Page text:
Behind the Mask

Artist-activist Lynn Bowers ’65 sculpts a life in clay.

By Laurie Lindquist | March 1, 2013

It’s a jungle in here.

Monkeys bare their teeth. Panthers lurk in the corners. Bats hiss. But only one voice speaks.

It’s the voice of Lynn Bowers, creator of the menacing menagerie. She describes the project that has consumed her Fox Hollow Studio in Eugene, Oregon, for two years: constructing masks and puppets for Mowgli, the ballet based on Rudyard Kipling’s Jungle Book by choreographer Toni Pimble, which premieres at the Eugene Ballet in April.

Lynn has made masks, puppets, and costumes for ballet, opera, and theatre in Eugene for 30 years—everything from Die Fledermaus to Swan Lake. To prepare for Mowgli, she read Kipling’s stories and pored over images of Indian, Thai, and Balinese art. She chose decorative elements like metallic ribbon and acrylic gemstones. She mixed paint. Then she got out her clay and started shaping and sculpting animal faces.

Her fired clay sculptures are used to make molds, from which papier-mâché or Zotefoam masks are formed. Blank surfaces come alive when Lynn applies her palette of brilliant colors. Eyes glow. Snouts protrude. All of the masks are lightweight and durable, and, in a collection numbering in the hundreds, no two are decorated alike.

Lynn used the Asiatic black bear as a sculptural model for Baloo, Kipling’s “sleepy brown bear,” and painted the resulting mask green. Baloo’s copper-colored eyes peer out beneath thick black brows. They observe, but never threaten. At the back of his head, and twice its size, is a shimmering circular headdress—glorious with its weave of red fabrics, golden threads, and tiny mirrors.

Lynn learned calligraphic brush strokes in classes with Lloyd Reynolds [English & art, 1929–69]. Evidence of that association includes the serpentine leaf patterns that form the coats of wolves that adopt the human Mowgli, as well as italic letter form in signage everywhere in the studio.

In addition to her work in the performing arts, Lynn has done public sculpture and residential and commercial mural painting, and she earned a grand prize for her “mad cow” suits featured in an Earth Day celebration in Eugene. The Eugene Weekly selected her as the best artist of 2004.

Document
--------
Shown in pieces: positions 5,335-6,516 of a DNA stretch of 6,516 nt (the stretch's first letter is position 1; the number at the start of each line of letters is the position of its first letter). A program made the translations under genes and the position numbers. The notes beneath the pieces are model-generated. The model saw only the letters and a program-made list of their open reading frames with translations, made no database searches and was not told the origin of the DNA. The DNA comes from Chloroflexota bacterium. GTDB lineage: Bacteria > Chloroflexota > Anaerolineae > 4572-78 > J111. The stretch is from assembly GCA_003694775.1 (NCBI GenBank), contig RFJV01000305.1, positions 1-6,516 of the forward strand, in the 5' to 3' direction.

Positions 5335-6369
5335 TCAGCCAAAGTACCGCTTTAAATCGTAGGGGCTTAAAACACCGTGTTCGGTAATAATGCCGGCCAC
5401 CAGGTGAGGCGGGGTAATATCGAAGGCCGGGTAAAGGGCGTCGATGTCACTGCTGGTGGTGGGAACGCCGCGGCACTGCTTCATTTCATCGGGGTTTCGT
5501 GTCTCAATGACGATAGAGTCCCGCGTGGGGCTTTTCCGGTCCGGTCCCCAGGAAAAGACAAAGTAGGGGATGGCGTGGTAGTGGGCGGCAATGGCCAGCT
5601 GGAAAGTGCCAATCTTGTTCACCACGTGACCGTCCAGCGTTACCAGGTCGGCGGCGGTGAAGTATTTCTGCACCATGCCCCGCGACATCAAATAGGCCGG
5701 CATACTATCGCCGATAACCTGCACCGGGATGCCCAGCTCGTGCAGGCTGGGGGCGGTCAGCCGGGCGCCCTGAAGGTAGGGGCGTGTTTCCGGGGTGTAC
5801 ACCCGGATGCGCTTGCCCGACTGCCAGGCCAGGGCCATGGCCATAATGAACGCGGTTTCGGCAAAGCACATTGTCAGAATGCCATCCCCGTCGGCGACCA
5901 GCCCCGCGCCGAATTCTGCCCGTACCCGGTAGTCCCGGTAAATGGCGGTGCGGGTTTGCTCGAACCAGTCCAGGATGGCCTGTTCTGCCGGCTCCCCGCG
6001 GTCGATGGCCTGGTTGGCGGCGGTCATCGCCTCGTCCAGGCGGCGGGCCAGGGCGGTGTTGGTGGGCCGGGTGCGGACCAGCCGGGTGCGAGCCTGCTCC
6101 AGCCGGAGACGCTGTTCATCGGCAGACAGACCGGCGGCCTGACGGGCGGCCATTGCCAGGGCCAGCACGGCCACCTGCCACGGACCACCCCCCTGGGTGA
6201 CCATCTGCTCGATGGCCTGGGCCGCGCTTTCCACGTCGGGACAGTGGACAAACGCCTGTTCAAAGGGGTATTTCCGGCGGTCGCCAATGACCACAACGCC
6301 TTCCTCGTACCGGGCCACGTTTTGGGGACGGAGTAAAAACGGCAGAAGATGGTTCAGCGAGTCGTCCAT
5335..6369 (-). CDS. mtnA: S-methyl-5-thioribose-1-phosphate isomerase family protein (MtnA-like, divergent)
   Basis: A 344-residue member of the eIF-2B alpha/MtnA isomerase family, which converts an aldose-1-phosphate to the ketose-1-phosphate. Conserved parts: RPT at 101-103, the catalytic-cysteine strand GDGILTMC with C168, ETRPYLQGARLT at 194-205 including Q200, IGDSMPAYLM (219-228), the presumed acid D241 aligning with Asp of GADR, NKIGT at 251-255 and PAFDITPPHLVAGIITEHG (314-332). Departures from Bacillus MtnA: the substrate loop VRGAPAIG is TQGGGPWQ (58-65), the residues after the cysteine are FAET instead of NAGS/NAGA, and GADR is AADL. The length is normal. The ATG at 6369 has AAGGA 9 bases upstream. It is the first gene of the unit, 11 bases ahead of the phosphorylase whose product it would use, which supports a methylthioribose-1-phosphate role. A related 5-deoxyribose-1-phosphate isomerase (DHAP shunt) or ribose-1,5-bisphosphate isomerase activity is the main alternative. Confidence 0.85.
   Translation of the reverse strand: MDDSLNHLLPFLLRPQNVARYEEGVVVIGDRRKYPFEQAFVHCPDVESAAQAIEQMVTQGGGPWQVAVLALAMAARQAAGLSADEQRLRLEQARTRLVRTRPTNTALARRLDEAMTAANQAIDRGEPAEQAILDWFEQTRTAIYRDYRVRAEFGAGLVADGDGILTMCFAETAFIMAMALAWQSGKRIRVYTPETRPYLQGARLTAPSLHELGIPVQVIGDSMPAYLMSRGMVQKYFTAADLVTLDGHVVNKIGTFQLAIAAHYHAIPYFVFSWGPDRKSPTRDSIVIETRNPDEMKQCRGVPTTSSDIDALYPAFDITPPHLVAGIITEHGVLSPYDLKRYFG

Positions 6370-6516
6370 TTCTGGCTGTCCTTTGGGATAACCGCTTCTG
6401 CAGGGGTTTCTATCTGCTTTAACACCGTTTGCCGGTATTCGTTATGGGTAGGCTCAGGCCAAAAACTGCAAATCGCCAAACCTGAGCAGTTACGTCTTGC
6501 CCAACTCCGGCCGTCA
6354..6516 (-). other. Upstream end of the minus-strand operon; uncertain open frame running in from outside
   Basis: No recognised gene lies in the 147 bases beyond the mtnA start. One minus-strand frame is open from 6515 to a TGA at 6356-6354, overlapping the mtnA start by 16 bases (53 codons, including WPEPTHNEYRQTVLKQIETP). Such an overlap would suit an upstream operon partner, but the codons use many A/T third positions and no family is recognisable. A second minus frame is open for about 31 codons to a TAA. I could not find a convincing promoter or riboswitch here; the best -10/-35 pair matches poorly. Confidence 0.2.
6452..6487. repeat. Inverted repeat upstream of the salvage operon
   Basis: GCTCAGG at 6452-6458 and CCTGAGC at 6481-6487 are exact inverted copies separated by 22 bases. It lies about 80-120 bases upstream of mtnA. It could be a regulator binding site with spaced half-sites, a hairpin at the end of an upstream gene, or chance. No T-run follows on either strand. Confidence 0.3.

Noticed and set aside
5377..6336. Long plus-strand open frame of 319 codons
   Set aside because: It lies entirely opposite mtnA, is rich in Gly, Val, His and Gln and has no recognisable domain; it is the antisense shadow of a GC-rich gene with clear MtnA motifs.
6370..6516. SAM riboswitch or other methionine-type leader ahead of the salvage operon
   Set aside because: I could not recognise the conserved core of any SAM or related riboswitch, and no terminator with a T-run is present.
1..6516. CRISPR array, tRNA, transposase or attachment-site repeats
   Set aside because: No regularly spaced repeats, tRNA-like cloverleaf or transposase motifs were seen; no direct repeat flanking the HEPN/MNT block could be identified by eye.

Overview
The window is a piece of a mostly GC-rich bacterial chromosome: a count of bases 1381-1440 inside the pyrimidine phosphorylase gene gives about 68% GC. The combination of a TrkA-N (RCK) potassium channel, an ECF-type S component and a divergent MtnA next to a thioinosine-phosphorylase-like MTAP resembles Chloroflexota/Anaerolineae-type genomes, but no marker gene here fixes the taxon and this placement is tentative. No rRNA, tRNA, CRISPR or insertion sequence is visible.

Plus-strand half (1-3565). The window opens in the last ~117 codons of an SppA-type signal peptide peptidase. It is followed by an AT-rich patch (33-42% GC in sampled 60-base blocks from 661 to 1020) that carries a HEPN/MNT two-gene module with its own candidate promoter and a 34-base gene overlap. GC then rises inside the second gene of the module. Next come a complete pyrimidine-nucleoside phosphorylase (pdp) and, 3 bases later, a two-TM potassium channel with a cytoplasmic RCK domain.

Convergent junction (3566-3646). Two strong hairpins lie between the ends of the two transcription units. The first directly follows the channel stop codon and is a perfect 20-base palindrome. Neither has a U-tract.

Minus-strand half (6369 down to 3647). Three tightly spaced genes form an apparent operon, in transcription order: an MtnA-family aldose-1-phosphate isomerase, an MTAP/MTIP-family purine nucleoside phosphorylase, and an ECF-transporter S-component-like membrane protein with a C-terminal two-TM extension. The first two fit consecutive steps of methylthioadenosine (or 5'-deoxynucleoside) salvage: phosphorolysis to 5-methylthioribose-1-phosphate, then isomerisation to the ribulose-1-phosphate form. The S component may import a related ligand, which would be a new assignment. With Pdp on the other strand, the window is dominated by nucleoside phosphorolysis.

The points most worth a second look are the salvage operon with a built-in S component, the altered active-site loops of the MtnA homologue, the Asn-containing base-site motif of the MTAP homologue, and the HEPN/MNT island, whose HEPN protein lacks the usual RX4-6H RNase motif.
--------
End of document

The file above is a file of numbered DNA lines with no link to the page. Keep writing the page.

She also has put on limited exhibitions of her ceramics in Eugene, in Portland, and on the Oregon coast, including those with Lucinda Parker McCarthy ’66. For 40 years, most of Lynn’s work has been shown and sold directly from her residential studio, set on the edge of corporate industrial forestland. In the showroom, shelves built by her partner, Alan Foster, hold vases and pitchers, mugs and goblets, and plates and candlesticks, incised with her signature bold patterns.

Lynn began working with clay early in life. She earned a degree in fine arts at Reed in the combined program with the Museum Art School (now the Pacific Northwest College of Art). “I loved Reed,” she says. For the first time in her life, she encountered “like-minded people” and felt at home. Reed also supported her inclination to pursue a self-directed and nontraditional career.

At the museum school, she studied with Manuel Izquierdo, whose sculptures and prints are considered to be the most lyrical of his generation. And from 1962 until 1980, she attended summer workshops at the Pond Farm Workshop in northern California, where she studied with Marguerite Wildenhain, master potter from the Bauhaus and one of the century’s most influential teachers and artists. Marguerite urged Lynn to remember what moved her and to draw from it as a source of inspiration throughout her life.

For the 2007 anthology Marguerite Wildenhain and the Bauhaus, Lynn wrote: “I first came to Pond Farm from Reed College, 19 years old, as agitated and ardent as most teenagers. The beauty, the quiet and the clay centered me.” She described the life lived by the hand as simple, dignified, and honorable. The craft she learned from Marguerite has helped her become, as Marguerite intended, one who is fully human.

Although she could have been an artist without attending college, Lynn says, she relies on her Reed education in her work as an environmental activist—work that she has done in tandem with her art for 10 years. Her ability to write concisely and to evaluate evidence (Is it plausible? Is it true? Does the evidence actually support the assertion?) have helped her cut through the red tape and hype of herbicide spray practices being used for forest management in Oregon.

As an organizer for Forestland Dwellers, her neighborhood nonprofit, she has made maps, documented statistics, written essays, given speeches, and held prayer circles at corporate timber offices. She was appointed to a county advisory committee examining vegetation management and has testified at the Oregon Board of Forestry on the inadequacy of forest practices rules. She also drew the Kid-Safe Coloring Book for Forestland Dwellers and the Northwest Center for Alternatives to Pesticides. The health of children and adults alike and the freedom to live in an uncompromised environment spur her efforts.

Being an activist is less than a stone’s throw from Lynn’s work as an artist. Both occupations demonstrate her commitment to live simply and whole and to be a steward of the gifts she has been given: a keen eye, a sharp intellect, and a passion for things of the earth.

Tags: Alumni, Cool Projects, Climate, Sustainability, Environmental